Leprosy up close
By Antonio García Belmar (University of Alicante)
Leprosy is perceived as a disease that belongs to the past. It is largely so. However, how recent that past is may surprise you. Books and reports have been written, documentaries and films have been made about this disease, its treatments, and its sanatoriums. But we know very little about the actual people who faced a disease that began by affecting their bodies and ended up taking over their whole lives; we understand little about what it was like to confront the fear and social rejection of one of the most stigmatized and stigmatizing diseases ever known. We only know what the statistics tell us about them and what those who spoke on their behalf have told, overriding the voice of the protagonists themselves. We just had to ask them; we may think. Indeed, but we also had to accept their answers. Most of these answers had already been lost forever when this project began, but there was still an opportunity to collect and preserve this essential part of Fontilles' historical heritage and the history of leprosy in Spain: the testimonies of those who faced this disease.
Since June 2016, interviews have been conducted with people who still reside in the Fontilles Sanatorium and who agreed to share their stories. A total of eighteen life stories, accounting for nearly sixty hours of recordings were transcribed in a several-hundred-page-document that was then analysed, organised thematically and prepared to be published in book form. The transcriptions allow us to learn about the origin of these people and, thus, indirectly, of that of the disease itself, as it was closely linked to the living conditions of these peoples' childhood and youth. We also learn about how their lives changed when they received the diagnosis; about their stay in the sanatoriums of Trillo and Fontilles; their perception of the disease and treatments they received; the networks of solidarity, mutual aid and the unity they experienced that allowed them to endure seclusion, isolation and separation from their families; or their decision, when the disease was definitely cured, to leave and to accept the challenge of facing life, work, love, friendship or starting a family while keeping a secret, whose disclosing could end it all. Others decided not to leave and to remain within the walls of the sanatorium for the rest of their lives. The life stories collected also tell us about the dreams, pleasures, preferences or convictions that they hung onto to keep going; the strategies they adopted to face the fear they provoked in others and how they reasoned such fears; their decision to return to Fontilles at the end of their lives or to talk and recount, with hindsight, what they went through.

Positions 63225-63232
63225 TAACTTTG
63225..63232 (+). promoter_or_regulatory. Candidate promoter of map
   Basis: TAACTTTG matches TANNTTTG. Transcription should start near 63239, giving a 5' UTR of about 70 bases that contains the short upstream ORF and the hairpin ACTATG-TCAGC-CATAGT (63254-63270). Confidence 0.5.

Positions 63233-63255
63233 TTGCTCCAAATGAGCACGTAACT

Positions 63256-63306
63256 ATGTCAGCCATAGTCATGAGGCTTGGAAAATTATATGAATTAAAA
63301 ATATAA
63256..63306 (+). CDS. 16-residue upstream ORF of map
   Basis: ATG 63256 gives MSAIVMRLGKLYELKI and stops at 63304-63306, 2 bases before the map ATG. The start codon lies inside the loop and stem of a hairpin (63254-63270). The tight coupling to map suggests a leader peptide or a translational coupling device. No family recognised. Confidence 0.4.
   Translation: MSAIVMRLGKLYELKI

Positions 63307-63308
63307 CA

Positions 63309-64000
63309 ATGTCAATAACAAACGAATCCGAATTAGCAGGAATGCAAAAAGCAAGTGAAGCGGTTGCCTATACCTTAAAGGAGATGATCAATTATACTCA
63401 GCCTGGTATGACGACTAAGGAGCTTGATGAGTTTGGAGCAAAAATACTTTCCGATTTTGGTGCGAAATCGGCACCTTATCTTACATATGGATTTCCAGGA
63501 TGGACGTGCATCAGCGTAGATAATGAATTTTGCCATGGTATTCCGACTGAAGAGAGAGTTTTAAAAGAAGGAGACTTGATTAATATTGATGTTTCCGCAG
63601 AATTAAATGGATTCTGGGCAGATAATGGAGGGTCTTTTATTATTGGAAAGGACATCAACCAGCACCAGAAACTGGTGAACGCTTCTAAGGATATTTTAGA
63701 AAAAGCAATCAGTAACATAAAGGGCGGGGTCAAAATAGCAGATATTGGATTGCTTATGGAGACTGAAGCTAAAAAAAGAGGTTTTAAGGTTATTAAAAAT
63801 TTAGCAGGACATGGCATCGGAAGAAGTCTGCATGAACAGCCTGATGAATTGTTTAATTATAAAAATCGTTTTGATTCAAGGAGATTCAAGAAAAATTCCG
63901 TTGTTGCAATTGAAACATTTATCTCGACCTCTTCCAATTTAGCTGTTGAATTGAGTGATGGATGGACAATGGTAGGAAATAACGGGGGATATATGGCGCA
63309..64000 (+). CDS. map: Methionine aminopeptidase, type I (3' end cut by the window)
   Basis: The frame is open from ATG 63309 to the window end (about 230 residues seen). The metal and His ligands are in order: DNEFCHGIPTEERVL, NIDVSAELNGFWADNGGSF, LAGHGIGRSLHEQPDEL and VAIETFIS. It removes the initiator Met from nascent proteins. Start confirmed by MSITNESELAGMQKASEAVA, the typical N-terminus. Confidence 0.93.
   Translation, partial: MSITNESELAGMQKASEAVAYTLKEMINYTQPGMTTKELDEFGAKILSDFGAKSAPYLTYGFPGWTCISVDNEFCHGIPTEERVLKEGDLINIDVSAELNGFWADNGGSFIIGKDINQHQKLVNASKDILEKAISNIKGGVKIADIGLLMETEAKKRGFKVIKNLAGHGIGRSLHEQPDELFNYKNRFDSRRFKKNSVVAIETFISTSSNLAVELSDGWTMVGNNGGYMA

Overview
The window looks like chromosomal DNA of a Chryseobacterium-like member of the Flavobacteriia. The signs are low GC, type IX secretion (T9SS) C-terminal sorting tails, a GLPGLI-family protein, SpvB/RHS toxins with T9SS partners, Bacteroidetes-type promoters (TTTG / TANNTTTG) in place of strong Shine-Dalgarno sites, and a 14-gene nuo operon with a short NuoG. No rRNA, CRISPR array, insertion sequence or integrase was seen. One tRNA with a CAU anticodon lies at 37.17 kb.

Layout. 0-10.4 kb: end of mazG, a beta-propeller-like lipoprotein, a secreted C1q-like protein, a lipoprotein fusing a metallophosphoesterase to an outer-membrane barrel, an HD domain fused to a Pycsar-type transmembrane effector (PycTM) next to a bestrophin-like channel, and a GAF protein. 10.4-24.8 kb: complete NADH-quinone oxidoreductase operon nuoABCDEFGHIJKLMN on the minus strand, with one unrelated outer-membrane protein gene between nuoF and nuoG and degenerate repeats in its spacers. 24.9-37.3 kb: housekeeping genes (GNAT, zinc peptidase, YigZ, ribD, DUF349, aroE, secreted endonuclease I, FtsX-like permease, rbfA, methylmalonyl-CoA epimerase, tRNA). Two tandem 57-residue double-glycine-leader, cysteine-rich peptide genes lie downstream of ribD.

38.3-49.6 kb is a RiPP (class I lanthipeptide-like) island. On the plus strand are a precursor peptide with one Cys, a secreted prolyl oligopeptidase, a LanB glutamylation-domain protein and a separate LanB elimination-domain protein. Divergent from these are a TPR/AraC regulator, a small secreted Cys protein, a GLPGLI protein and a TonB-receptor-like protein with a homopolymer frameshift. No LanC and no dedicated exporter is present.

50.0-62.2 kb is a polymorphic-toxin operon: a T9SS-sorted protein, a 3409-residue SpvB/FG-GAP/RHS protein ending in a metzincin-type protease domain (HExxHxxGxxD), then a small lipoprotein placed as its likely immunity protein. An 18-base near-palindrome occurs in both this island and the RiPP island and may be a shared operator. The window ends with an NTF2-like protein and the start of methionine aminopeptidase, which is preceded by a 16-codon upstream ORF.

All these testimonies have been brought together in the book Éramos todos iguales. Relatos de vida en torno a la lepra, published by the University of Alicante. It is not a book about leprosy, although everything in it revolves around this disease. The life stories gathered there tell us about the recent experience of people who faced an illness associated with the past and the individual and collective strategies with which they managed to recover their stolen identity and defend their personal dignity. They are stories anchored in a time and place, but they transport us to timeless and universal territories of the human condition. They are stories of union, love and resistance of people who managed to feel equal again in a world that marked them as different. This collection of life stories about leprosy is not intended to give a voice to the voiceless. It only aims to deactivate for a moment the mechanisms that have historically served to silence them.
Nonetheless, by reading these transcriptions, we inevitably miss the sound of their words, intonations, or their accents... their lilt. We fail to capture what they really leave behind, their emotions, their laughter - sometimes their tears. The audio library of the Fontilles and leprosy in Spain website seeks to fill this gap by publishing a selection of short voice recordings. They are still under construction.
The project is ongoing, and we intend to increase the number of testimonies collected over the next few years, reaching people who were once affected by leprosy and who currently live outside the Fontilles Sanatorium. Also, that of the people who dedicated their lives to the treatment and care of those who were admitted to sanatoriums. All these testimonies will make up a leprosy oral history archive that, together with the rest of the documents from the Fontilles archive, will be preserved in the Archivo de la Diputación de Alicante, where they will be accessible to everybody.